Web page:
Newspaper Page Text
The Butte Inter Mountain.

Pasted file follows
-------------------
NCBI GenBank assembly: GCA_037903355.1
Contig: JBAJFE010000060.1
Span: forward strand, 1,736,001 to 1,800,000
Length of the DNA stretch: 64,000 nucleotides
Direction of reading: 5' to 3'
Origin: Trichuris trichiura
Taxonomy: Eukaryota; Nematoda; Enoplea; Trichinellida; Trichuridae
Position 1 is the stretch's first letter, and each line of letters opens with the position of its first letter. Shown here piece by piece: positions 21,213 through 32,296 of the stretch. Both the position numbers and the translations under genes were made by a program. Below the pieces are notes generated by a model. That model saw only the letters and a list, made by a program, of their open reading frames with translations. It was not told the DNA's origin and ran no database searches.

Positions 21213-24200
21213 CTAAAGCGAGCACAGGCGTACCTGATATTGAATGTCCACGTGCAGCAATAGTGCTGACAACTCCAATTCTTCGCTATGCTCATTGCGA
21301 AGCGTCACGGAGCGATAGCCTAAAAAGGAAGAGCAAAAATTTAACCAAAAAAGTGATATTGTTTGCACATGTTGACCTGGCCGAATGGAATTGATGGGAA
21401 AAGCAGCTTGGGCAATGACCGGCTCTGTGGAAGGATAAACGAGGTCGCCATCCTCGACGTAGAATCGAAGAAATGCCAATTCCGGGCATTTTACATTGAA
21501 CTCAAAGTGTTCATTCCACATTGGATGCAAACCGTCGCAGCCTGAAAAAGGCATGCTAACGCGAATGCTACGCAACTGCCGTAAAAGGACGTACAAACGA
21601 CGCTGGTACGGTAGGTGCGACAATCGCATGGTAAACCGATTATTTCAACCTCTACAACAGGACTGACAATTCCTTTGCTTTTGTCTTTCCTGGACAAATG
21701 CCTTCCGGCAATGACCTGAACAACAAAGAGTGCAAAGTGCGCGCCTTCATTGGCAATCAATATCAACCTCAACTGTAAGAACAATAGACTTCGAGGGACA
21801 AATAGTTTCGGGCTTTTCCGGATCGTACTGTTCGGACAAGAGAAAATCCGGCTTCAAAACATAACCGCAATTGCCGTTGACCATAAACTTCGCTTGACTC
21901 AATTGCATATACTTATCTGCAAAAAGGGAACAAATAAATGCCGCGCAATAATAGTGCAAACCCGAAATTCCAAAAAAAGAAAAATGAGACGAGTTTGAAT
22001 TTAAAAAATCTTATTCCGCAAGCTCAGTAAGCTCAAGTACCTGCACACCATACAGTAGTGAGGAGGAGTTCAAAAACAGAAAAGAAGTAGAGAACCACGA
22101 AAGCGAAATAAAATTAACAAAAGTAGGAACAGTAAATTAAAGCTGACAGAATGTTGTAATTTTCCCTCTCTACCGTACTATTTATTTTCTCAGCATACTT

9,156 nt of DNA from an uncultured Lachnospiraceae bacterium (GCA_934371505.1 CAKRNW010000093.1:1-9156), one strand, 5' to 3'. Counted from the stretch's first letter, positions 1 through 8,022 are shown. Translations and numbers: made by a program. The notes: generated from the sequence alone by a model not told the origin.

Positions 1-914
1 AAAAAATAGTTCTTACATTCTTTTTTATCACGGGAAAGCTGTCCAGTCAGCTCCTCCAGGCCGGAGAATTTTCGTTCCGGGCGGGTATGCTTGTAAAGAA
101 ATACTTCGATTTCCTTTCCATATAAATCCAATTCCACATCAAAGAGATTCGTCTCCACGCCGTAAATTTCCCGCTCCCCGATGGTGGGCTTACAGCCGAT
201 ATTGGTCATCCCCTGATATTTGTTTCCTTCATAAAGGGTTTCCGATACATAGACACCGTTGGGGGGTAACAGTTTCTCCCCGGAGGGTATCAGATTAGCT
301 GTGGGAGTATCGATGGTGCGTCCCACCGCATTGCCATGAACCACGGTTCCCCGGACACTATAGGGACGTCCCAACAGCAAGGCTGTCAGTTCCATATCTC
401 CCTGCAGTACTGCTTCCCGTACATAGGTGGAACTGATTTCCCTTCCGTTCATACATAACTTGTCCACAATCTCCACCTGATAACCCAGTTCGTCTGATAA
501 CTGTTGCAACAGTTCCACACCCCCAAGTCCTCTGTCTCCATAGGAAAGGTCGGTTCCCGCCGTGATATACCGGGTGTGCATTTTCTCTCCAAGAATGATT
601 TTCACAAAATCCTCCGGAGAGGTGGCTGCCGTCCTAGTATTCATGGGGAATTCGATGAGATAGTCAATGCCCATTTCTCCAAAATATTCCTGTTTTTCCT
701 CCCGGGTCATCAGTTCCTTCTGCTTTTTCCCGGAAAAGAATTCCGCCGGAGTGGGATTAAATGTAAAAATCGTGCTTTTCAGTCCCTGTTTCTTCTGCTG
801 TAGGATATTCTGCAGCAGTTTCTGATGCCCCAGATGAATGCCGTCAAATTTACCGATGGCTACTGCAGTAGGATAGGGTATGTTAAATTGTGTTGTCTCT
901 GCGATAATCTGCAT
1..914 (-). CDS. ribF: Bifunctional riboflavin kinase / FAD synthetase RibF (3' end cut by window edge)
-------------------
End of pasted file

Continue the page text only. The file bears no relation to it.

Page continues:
vol. XXI. NO. 89 Fair Tonight and Saturday. BUTTE, MONTANA. FRIDAY EVENING, JULY 5. 1901. Slightly Warmer We J? :. PRICE FIVE CENTS Hull FOSTER, STABBED BÏ VICTIM OF A CUTTING AFFRAY WEDNESDAY NIGHT FAILS TO RECOVER FROM INJURIES. MAN WHO USED THE KNIFE LOCKED IN A CELL AT COUNTY JAIL CHARGED WITH MURDER. CLAIMS TO HAVE BEEN INTOXICATED AND ACTING IN SELF DEFENSE AT TIME OF TRAGEDY. Harry Foster, stabbed by Edward Tobin, a few days ago, is dead; Tobin occupies a cell in the county jail, with a charge of murder against him. After suffering intensely for three days from the effects of the knife wounds in his bdck, Foster, who was an employe of the Butte Plumbing com pany, this city, died at Murray & Freund's hospital at 5 o'clock this morn ing. Tobin is held at the county jail and will be charged with the murder of Foster. Tobin is a miner in the employ of the "Neversweat" company. Foster's death is the direct result of a row Wednesday night between the plumber and Tobin in the alley at the rear of the Oxford saloon, Main street: Both Foster and Tobin resided in cabins in the alley, and although noth ing definite can be learned as to the trouble which caused such a tragic end ing the information was gleaned by Po licemen McDonald, Moore and Cassidy, who appeared at the cabin shortly after Wards, that the men had had words and Tkibln secured from his cabin a large butcher knife, with which he attacked Foster. Lilly Wesley, Josie Palmer, "Dutch IMartha" and Mrs. H. E. Winn, residents of the district, were taken to jail at the time of the arrest of Tobin, to be held as witnesses in case serious results fol lowed the cutting. Later it was ascertained that Mrs. Winn had only appeared at the cabin to assist the injured man, and she was discharged. BIG LOSS BY FLOOD (By Associated Press.) Helena, July 25.—Cloudbursts between Miles City and Wibaux yesterday caused floods that washed out five bridges and several dumps. Three work trains and 1,000 men are repairing the damage, but traffic cannot be resumed for 24 hours. Grand Rapids, Mich., July 5.—Western Michigan was visited by a destructive cloudburst early today and the resultant damage will amount to thousands of dollars. Both the Pere Marquette and Grand Rapids & Indiana railroads are crippled north of here. Dams in the Flat and Rouge rivers have been- wash ed out and many mills along the streams will be idle for days. Great damage was done to fruit trees and growing crops in the peach belt. NOTED WOMAN JOINS THE MORMON CHURCH (By Associated Press.) New York, July 5.—In Jersey City and on the shore of New York bay Miss Elizabeth Dickson, a formerly secretary of the Young People's Society of Chris tian Endeavor of the Port Morris Chris tian church, has been baptized into the Mormon faith. Prior to'the ceremony between 20 and SO 'Mormon missionaries and con verts from New York and Brooklyn held a service of song, prayer and testimony. The subject of polygamy was not men tioned. Most of those in attendance were wo men. Among the men were William J. Snow, president of the Brooklyn Mormon conference; John E. Baird, vice presi dent of the Eastern States Mission, and Elder Samuel Neff, who performed the baptismal ceremony. In the services which preceded the ceremony addresses were made by El'd ers Neff and E. D. Clyfe and B. F. Cum mings, the last named a business man of Salt Lake City. GREAT REFORM IN MAIL SERVICE (By Associated Press.) Washington, July 5.—Postmaster General Smith has decided to debar from •econd-class mail privileges the large class of periodical publications which de pend largely on gift enterprises, guessing contests or nominal subscription rates for their circulation. This Sweeping reform designed to put the postal service on a paying basis, Is to be ordered next week by a modification of the postal regulations under existing law. By the new regulations a vast amount of printed matter that now pays for transmission at the rate of one cent will be charged eight cents a pound. The second-class matter has grown until it now embraces three-fourths of the entire weight of all mail matter handled by the government, and yet it brings In a revenue of less than $4,000,000 a year out of the entire postal revenue of more than $110,000,000. While it contains about three-fourths of all the weight, it furnishes only about one-thirtieth of all the revenue. To handle and carry the second-class matter costs fully $60,000,000 a year above what the government receives for handling and carrying it. The new order will not interfere with legitimate newspapers and similar pe riodicals, but it will cut off the abuse by which numerous publications load down the mails with circulations Induced wholly by merchandise offers or guessing contests that are either fraudulent in character or reduce the circula tion to nominal rates. Though promulgated next week, the order will probably not be made opera tive immediately, in order that publishers may have an opprtunity to conform to the new requirements. Mrs. Winn said she first saw Foster staggering out of Tobin's cabin and at tempted to reach the door of his own h >me, but was apparently weak from the loss of blood. "A colored man was helping Foster to the door,'' said she, "and I went there to see whether or not my assistance would be needed. I found the injured man was severely cut. "Blood had saturated his coat and vest. The police arrived while I was re moving the man's clothing and took all of us to the station." Tobin refused to say much concerning the fight, but insisted he was not to blame in the affair. He claimed Foster came to his cabin and assaulted him and that in order to defend himself he used the knift. Tobin stated when arrested that his name was Joseph Shea, but afterwards admitted that Tobin was the correct name. He claims he was drunk when he inflicted the wounds which ended Fos ter's life. The Butte Plumbing company, for which Fostef had been working for the past three months, stated that Foster while with them was industrious, relia ble and willing to work. Foster was laid off from work Saturday and not been employed during, the early part of the week just previous to his death. The dead man was a Canadian. An inquest over the remains of Foster will be held at 2 o'clock to-morrow. NO MORE THEATE R STRIKES Movement Started Among Employes in Mechanical Departments to Settle Troubles. (By Associated Press.) New York, July 5.-The various local unions connected with the -mechanical trades in the theaters' reports that movement has been started on a large scale to fix on a policy by which all strikes in theaters, w-ill be avoided. These unions include the scene paint ers, scene shifters, stage carpenters, cal cium light operators and bill posters. Philip Kelly, business agent of the Theatrical Protective Union of stage car penters of this city, says that at the eoming convention of the national alli ance of theatrical stage employes, to be gin in Toledo, July 15, the arrangement of a plan to prevent any more strikes will be the principal business- to come before the body . The different unions in New' York con nected with the mechanical departments of the theaters will send delegates to the convention. Mr. Kelly thinks a sys tem for' arbitration will be agreed upon. Big Deal in Frisco Properties. (By Associated Press.) San Francisco, July 5.—An eastern syn dicate has, it -is said, made a first pay ment of $20,000 on an option on the prop erties of the Equitable Gas Light and the Central Light and Power companies of this city, which are closely allied cor porations. The deal may involve more than a million dollars. PATRIOTISM MARKED BY LOSS OF LIFE AND PROPERITY (By Associated Press.) Chicago, July 5.—The Tribune prints reports from all over the country, show ing the number of persons killed and in jured as a result of celebrating the Fourth of July. The number actually killed is less than last year, being 19, against 30 then, but the number of injured is considerably larger, the figures being. 1,611, against 1.325. The real list of fatalities will, however not be known until the number'of death; resulting from lockjaw caused by to\ pistol wounds come in. Last year in Chicago there were no deaths reported on July 5 from toy pistols, but before the month was ou: 25 had died from the resulting lockjaw LAST HOPE OF HOLOERS OF THE CUBAN AND PHILIPPINE BONDS GONE ****%%*% X X X X X X X X X Oy 5 * X X X X X X X X X X X X (By Associated Press.) Washington, July 5.—The action of the Madrid authorities look ing to the conversion of the Cubati and Philippine bonds into another and more regular form of security is regarded here as marking the final collaose of the long cherished purpose on the part of the bond holders to have these securities, reaognized and assumed by the Cuban government in the case of Cuba and by the United States government, or perhaps by the Philippine insular government in the case of the eastern achipelago. In Taris the Spanish peace commissioners; made desperate efforts, first to have the United States ass. une liability for these bonds, and, failing in that, to have the subject left in such shape as to permit another attempt in that direction later on. The United States commissioners positively refused to admit into the treaty of peace any language directly or indirectly tending to rec ognize any obligation on our part for these bonds. The protocols, however, have b en regarded by the Spanish con tingent, or at least by the bond holders, as affording hope for a more favorable outcome at a later date, but the fact that the process of conversion is now under way is taken as conclusively marking the as sumption by the Spanish government of full liability for the bonds. xxxxxxxxxxxxxxxxxxxxxxxxxvxxxxxxxxxxxxxx Bullets For the Rioters Wanted In Buenos Ayres (By Associated Press.) Buenos Ayres, July 5.—The govern ment has sent a message to the senate, in view of the rioting on account of the bill for the unification ' of. the public debts, requesting authority to proclaim martial law In this city and the suburbs which form a federal district. The senate has approved of martial law for the district and the chamber of deputies will not consider the question. Rioting is being continued. A large crowd endeavored to attack the offices of El Pais and La Tribuna, two newspapers which ar> supporting the financial policy of the administra tion. The rioters were repulsed by tlie po lice, who are now attending to their duties more energetical:*. Several per Government Will Probe Western Land Frauds INDICTMENTS RECENTLY RETURNED IN MONTANA .AND IDAHO CAUSE CONSTERNATION IN WASHINGTON. . : (By Associated Press) Washington, July 5.—News continues to reach the interior department indi cating an extensive system of lanl frauds in the northwest. Thus far the revelations are confine! almost wholly to Montana and Idaho. Interior department officials, however, tie inclined to believe from the extent. >f the alleged frauds and the apparent system under which they have been pet petrated that they are not confined to hat area". A few. days ago Secretary Hitchcock was advised of the finding of 110 ind- t ments by the federal grand jury at Helena, Mont., for-alleged land frauds, and received a telegram saying the fed eral grand jury in Idaho had returnc-l 37 indictments for the same offense. The Montana indictments grew out of the manner in which United States Senator Clark obtained title to about 12.000 acres of the public domain and timber land in that state. It appear- Senator Clark purchased this property outright from a gi oup of men in Mon tana. and the remainder of the country sent in equally fatal records. Chicago last year had one death and 42 injured. This time no death is re ported, but there is a list of 103 injured. The number of wftunds from toy pis tols, 'however, is limited to five, which would indicate that the prohibtion put on that dangerous toy was at lenst par tially effective. Of other cities, Philadelphia makes the argest showing. It reports 175 casual lies of every kind and description, and 'incinnati comes next with 150. New Fork was singularly lucky, being behind Chicago in the list of injured, but it had three deaths resulting from an explosion of fireworks and New London had a pre nature explosion by which two were -filed. Threats of Force Against Striking Colorado Miners (By Associated Press.) Denver, Col., July 5.—The situation at the Smuggler-Union mine at Telluride is reported unchanged, the miners being still in possession of the property. No further developments are likely until the commission appointed by Gov ernor Orman, consisting of Judge The ron Stevens, of Ouray, Lieutenant D. C. Coles, secretary of the Federation of La bor, and John Murphy, attorney for the Federation arrive at Telluride and con fer with representatives of the Miners' union and the Smuggler-Union company. The train on which they left Denver was due at Telluride at 4 p. m. Governor' Orman declares that if the mine be not abandoned by the strikers immediately after his demand to that effect is pra sented to them by the commission, he will order out the state militia and use what sons were wounded in the encounter. The Plaza De Mayo and other points are guarded by troops. It is believed that martial law will not re-establisn order. A committee of merchants has de cided tô visit President Roca and re quest him to abandon the project for ihe unification of Ute public debt. The chamber of deputies will discuss I be bill at once. Thousands of oppon ents of the financial policy will meet in front of tiie house of congress and seri ons encounters are feared. It.is asserted that the authorities have distributed arms among supporters of the administration, particularly' among the rabble element, in order that they may attack the opponents of the unifi i itlon bill. It is not known who is the central ligure in live alleged frauds in Idaho, but Secretary Hitchcock has determine! to Institute a searching and unsparng investigation into all these -cases, as he is now doing in Montana. In order to expedite the inquiry, it is probable be will soon order an investi gation made in regard to the operations of the public land offices both in Idaho and Montana. It is understood he cannot understand how such extensive frauds against the government could have been committ -l it the officials charged with protecting ihe public Interests had been duly vigi lant in the discharge of their duties. The result of the investigation may be a wholesale decapitation of federal ap pointees. The secretary has instructed agents and experts to Montana to prose cute a rigid inquiry, and he will now send agents from Washington to Idaho to perform a similar work. it is reported that ex-Senator Carter has telegraphed to the president a long message, requesting that no further ac tion be taken in the Montana investiga tion until he can be heard in behalf of the officials the secretary of the interior is supposed to be after. in Quincy, 111., there was also a fatal ity from a runaway caused by a horse becoming frightened at fireworks, and fiit re were a number of injuries in vari ous cities growing out of the same reuse. In the list of fatalities, explosions of fireworks and the careless handling of file arms caused the majority of deaths, but. over one-third of the injuries were caused by the careless use of fireworks, more especially sky rockets. Next to the fireworks comes the toy pistol in the casualty list. Two hundred and forty-nine children were injured by these "toys' in various cities of the coun try, apd the question is now what will the fatality list from this source finally r mount to. ' The other causes of injuries divided ) I 1 ! ever force is necessary to restore the property to its ownesr. The commission is empowered to make a full investigation of the trouble at Telluride and endeavor to bring about an amicable settlement. Negroes Shot in the Race War. (By Associated Press.) Knoxville, Tenn., July 5.—Three negro miners were fatally shot and others wounded near La Follette, Tenn., by a marshal's posse, who were seeking to arrest the negroes. White and negro miners had fought at a negro dance and a race war was in progress. New Hotel for Missoula. Missoula, July 5.—Otto Seigel and E. (V. Schilling are preparing to build a big hotel here. GREAT N0RP/.R1 BANDITS DISTANT. THE SHERIFF'S POSSE MEN WHO HELD UP AND DYNAMITED AN EXPRESS CAR WEDNESDAY AFTERNOON STILL AT LIBERTY. BELIEVED THEY HAVE GAINED THE "BADLANDS," WHERE THEY HAVE SUCCEEDED IN HIDING. ONE OF THE DESPERADOES WOUNDED, PRESUMABLY BY A SHOT FIRED AT TIME OF ROBBERY. (By Associated Press.) Havre, July 5.—Rumors that the ban dits who held up and robbed the Great Northern train near Malta, Wednesday afternoon, had been rounded up in some old ranch buildings, 40 miles south of Wagner, are unverified, and it is now believed the men have found a hiding place in the bad lands, where they at - oinparatively safe. A cowboy riding north from the Mis* souri river met the three bandits about 10 miles south of Malta. They asked him to notify the men following them that they were going south. The cowboy had only gone about four miles when he met Sheriff Griffith with a posse of 45 men, comprising the best CHANGE M AY BE OPPOSED British People Not Anxious for a Dif ferent Title for King Edward VII. ■ (By Associated Press.) New York, July 5.—Commenting upon Mr. Chamberlain's announcement in the House of Commons that the title of King Edward will be changed, the Lon don correspondent of the Trbune says:* The king cannot well be made emper or of self-governing colonies such as Canada and Australia. The impression prevails that the words "sovereign of Great Britain" will be added to the pres ent ceremonial title, which is "Edward by the grace of God of the United King dom of Great Britain and Ireland, king, defender of the faith, emperor of India." Many people in England, however, be lieve that the addition will be a com plete one and that Canada, South Afri ca and Australia will be separately men tioned. '• The attitude of the opposition will de pend upon the character of the bill. If it should apply the title of emperor to any part of the king's domains outside of India it will be stoutly opposed. PLAGUE AT RIO D E JANIER0 Several Cases of the Disease Appear to Terrorize the Brazilian City Residents. (By Associated Press.) . Rio de Janiero, July 5.—There are sev eral cases of plague here. The crew of the American bark Julia Rollins mutinied and attempted to over come the captain. The guilty seamen were arrested by the police. The United States cruiser Chicago will sail for New York Saturday. Much Wanted Fugitive Taken. Chicago. July 5.—Fred Alexander, fugi tive, under indictment for arson and conspiracy, wanted by the police for bis dealings with Ben and Michael Ettleson and Barney Graff, the principal conspir ators in a recently exposed arson swin dle, was arrested last night. Artist Julian Scott Fasses Away. New York, July 5.—Colonel Julian A. Scott, artist, is dead at his home in Plainfielils, N. J. A number of his paint ings are in the art museum at Boston, the honors fairly well between them, ex cept that the most serious harm was done by the premature explosion of can non in the hands of people who were not accustomed to their use. In several cases unfortunates lost hands and arms by this means. A lamentable case occurred in a small town in South Dakota, where a boy was instantly killed by explosion of an anvil which was being used in lieu of a can non. The loss by fire resulting from the caieless use of fireworks or their pre mature explosion was less than in previous years, the fires as a rule being small ones and the damage light, fn the entire country, from reports received last night, it amounted to a little over $ol>,(|fiO. MATCHMAKERS SETTLE OLD FEUD (By Associated Press.) London, July 5.—Arrangements have been perfected by which the Diamond Mutch company, limited, of England, becomes amalgamated with Bryant & May, the famous' match makers of Bow. While all the details of the proposed amalgamation are definitely settled, the actual papers will not be signed until Thursday, after which date the Diamond Match company will cease to exist as an English company. The parties interested decline to discuss the terms by which the icing stand ing feud has been patched up, but it is generally understood that these contem plate a division of territory between the former rival companies, the Diamond company taking the north of England, Scotland and Ireland, while Bryant & May devote themselves entirely to the Midlands and southern counties. The percentage of profit from the Liverpool factory of the Diamond Match company, which formerly accrued to the Diamond Match company of Illinois, is wiped out, in the shape of capital awarded to the parent company in the new combination. The combination closes a long standing difficulty In the path of thfl- Diamond Match company, dating back from 1896, when the failure of Moore Bros, threatened to bring wholesale disaster to Chicago financial circles. The Liver pool factory of the Diamond company, which was started in the heyday of the company's prosperity, proved a white elephaiA on its hands after the Moore failure. V The other English concern was floated as « separate company' with £1,000, 000 capital, but this hardly helped the st u-k holders of the original company, in asmuch as all the stock was on th* '>- '■ ts. but the Liverpool factory under good management, proved a lucrative : urineaa. shots in western Montana. They were only a few miles behind the robbers. The posse is growing lat'ger con stantly. and their horses are being changed frequently. The cocjboy said the third man in the parly had a bandage around his head. This wound was probably caused by one of two shots fired by Sheriff Griffith at the time of the holdup. At present it is not known how muett money was taken, but it is estimated at about $45,000. The train robbers have been recog nized as the Curry outlaws. "Kid'* Curry is the leader; another is named Long Bole, and the third man is un known. Ail use the Texas dialect. MORE HEAT INSIGHT (By Associated Press.) Washington, July 5.—A break in the hot wave has occurred in some portions of the country, but it is still hot in most of the territory east of tile Rockies. Baltimore and St. Louis, according to the official observations at 8 o'clock this morning, were the hottest cities in the United States*. Both recorded 84, which is nine degree above the average for this week of July during the last 30 years. Relief lias come in New England and the temperature is below the seasonable average there, in Boston it ts four de grees below the normal. The hot wave has been dissipated in the extreme upper Mississippi and mid dle and upper Missouri valleys, the Lake Superior region and the northern Hacky Mountain districts, where heavy rains have sent the mercury downward. No permanent relief is in sight, al though thunderstorms are likely to oc cur at any time. WASHINGTON'S STAND PUZZLES THE PERUVIANS Lima, Peru, July 5.—According to tele grams from Washington, Secretary Hay's attitude as to the discussion of the prin ciple of arbitration at the coining Pan- • American congress in Mexico, has, caused a deep impression in Lima. An editorial in El Commerfio, headed "The Washington Imbrogio," says: "Frankly we cannot understand what is passing in Washington, but one thing is evident—the projected Pan-American congress in Mexico cannot be met. "At least three republics fotr their own self respect will accompany Peru in ab staining from the conference, so that the only thing possible is a mackpry of con gress, not a real. true.. Pan-American constitutional assembly." READY TO O PEN R ESERVATION President McKinley and Secretary Hitchcock Take Final Action in Kiowa and Comanche Matter. Washington, July 5.—Secretary Hitch cock had 'a talk with the presi dent prior to live departure of the latter from Washington, regarding the opening of the Kiowa and Commapche Indian reservations^ The proclamation throwing jhe lands open to settlement has been prepared and probably will lie signed by the presi dent today. When the proclamation will be pro mulgated has not yet been determined. It is known, however, that it will not be later than Aug. 6. Death Comes Suddenly. Great Falls, July 5.—M. J. O'neii, em ployed by J. Lizee, a contractor, died while sitting in a chair at his boarding place.